Tuesday, March 30, 2010

ME2, pt.11: Casual Observations

I was lucky that my girlfriend decided to try ME2 because she has never plays mainstream releases for the PS3, 360, or Wii, and it was interesting to watch what got her interested in the game, and what she went through playing it.

Inspiration
As I mentioned before, her reason for trying the game in the first place was partly because it had a strong social component to it, and partly because of the novelty of sleeping with other characters. She gets her hands on a shooter now and then but is still intimidated because she feels unskilled. The social component is not only interesting, but far less intimidating.

Learning Curve
But ME2 has a surprisingly rough learning that I probably wouldn't have noticed without watching her play. It assumes a lot of its audience. The catchup intro from previous game is poor (the wall of text that goes by too quickly), it asks you you to make choices (class, advancement options) without indicating recommendations for various skill levels, and the control scheme is rather difficult for a new player to get a handle on.

Regarding the controller, by the time the first mission was over, she had been asked to hold down (a) RB to pause and bring up a menu, (b) target characters by moving RAS while paused, (c) move LAS to select abilities menu options, (d) press A for each one to "prep" them for you and your team, and then (e) release RB to execute. This is not a trivial request of a new player, and the fact that LB has a similar menu with different functionality plus hotkey slaving, and holding LB or RB performs different actions altogether just adds to the confusion. In most combat scenarios, controls were confused, and she only seemed to exhibit mastery over them (after friendly coaching) in the last quarter of the game.

Does pausing a shooter to make combat choices help a shooter be more emotionally engaging? Is it absolutely necessary when featuring a squad? My instincts would be to trim. And I wonder if giving your allies one unique power instead of a suite of overlapping ones would be helpful; to make button requirements less demanding, combat choices more immediate, ally choices more important, and juxtapositions of personality and function more interesting. But it probably isn't as simple as that.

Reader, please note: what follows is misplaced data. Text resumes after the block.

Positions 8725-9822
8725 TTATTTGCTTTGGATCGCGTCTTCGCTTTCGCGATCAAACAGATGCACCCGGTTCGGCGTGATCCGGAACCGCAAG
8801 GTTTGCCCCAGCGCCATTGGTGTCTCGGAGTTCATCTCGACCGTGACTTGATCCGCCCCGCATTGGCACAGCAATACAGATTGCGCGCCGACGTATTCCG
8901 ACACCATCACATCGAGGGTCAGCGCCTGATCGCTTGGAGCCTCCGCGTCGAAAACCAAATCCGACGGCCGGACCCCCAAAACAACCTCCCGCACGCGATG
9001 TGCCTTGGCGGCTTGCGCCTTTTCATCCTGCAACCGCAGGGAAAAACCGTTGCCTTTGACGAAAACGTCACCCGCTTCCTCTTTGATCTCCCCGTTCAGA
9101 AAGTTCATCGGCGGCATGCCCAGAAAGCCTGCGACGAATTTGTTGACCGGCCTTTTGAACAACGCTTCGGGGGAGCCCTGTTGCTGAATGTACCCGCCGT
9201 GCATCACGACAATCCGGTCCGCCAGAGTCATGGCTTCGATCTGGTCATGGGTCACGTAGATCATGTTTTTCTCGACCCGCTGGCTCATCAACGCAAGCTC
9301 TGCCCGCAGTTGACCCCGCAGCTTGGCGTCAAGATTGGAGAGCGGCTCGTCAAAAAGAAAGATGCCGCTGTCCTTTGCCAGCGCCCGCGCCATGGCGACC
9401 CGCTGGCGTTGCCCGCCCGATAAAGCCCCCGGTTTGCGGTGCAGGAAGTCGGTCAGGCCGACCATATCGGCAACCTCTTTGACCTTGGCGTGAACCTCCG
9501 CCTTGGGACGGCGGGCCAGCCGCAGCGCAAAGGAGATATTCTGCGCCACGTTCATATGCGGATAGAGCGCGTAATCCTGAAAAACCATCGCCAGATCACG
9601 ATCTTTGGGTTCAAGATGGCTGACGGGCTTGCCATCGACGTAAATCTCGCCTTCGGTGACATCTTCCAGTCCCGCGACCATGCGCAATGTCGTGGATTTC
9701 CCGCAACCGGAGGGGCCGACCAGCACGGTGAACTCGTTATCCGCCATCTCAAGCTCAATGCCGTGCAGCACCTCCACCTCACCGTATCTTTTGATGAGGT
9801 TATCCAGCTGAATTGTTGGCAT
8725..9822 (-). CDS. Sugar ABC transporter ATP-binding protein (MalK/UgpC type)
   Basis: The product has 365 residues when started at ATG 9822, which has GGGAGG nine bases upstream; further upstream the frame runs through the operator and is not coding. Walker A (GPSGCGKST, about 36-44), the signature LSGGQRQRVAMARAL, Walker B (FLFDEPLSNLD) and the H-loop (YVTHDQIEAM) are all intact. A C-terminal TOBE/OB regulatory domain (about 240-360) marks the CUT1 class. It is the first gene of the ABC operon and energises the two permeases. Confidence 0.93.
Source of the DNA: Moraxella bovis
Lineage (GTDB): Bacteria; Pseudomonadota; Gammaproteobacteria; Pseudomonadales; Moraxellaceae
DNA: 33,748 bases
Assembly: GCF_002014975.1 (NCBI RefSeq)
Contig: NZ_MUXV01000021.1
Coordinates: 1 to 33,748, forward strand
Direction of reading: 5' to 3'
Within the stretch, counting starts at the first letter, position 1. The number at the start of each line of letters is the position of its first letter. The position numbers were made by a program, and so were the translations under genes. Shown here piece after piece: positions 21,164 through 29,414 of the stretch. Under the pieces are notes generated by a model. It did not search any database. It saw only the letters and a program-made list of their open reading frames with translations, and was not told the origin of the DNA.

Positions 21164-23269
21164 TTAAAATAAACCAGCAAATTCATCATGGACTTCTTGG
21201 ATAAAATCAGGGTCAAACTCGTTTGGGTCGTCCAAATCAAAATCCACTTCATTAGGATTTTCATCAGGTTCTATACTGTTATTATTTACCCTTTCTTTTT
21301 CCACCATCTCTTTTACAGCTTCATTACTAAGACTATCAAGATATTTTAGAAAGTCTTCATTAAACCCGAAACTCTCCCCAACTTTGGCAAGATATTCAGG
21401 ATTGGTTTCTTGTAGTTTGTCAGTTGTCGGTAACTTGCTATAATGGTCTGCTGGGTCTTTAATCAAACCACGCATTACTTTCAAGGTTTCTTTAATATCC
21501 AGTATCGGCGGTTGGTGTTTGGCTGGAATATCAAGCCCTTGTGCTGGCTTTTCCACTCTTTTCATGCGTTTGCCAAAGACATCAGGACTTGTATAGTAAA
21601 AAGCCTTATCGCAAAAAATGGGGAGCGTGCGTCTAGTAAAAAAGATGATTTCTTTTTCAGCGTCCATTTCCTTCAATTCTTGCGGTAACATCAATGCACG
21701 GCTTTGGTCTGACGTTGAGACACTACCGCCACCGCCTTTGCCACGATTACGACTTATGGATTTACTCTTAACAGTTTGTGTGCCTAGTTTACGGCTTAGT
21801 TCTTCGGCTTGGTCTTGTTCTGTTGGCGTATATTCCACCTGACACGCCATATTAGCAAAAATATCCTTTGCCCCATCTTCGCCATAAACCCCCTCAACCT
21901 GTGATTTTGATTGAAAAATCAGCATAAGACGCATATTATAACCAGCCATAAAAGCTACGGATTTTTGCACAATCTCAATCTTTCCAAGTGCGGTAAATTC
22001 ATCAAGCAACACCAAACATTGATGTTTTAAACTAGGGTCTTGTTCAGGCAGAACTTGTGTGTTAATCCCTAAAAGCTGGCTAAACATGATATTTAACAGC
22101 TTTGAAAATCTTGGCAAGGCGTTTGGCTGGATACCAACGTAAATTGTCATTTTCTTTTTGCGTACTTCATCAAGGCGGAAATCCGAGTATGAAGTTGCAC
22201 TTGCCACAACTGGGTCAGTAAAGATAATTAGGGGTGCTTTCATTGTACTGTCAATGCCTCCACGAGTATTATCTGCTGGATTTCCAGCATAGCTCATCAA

Ambitions
On a final note, it was sad to see her begin the game interested in sex, try to get sex, and wind up through seemingly harmless conversation unable to do so with any other character, with no conversational recourse. Mission failed. Everyone was friendly only, and she complained that her only option with Jacob at the end of the game was to initiate a friendly fist-bump. From a male perspective... the idea that a female Shepard couldn't get laid if she tried is frankly kinda baffling.

Overall
In the end, the net experience was a plus, the game was challenging enough on easy to keep her attention without making her give up, and the story (though much of it was skipped) was interesting enough to keep her entertained. Go BioWare. I'd love to see her try other mainstream games, especially ones more character-focused. The next most obvious targets are perhaps Heavy Rain and Dragon Age.

4 comments:

  1. very interesting angle this time around Mr.Tew!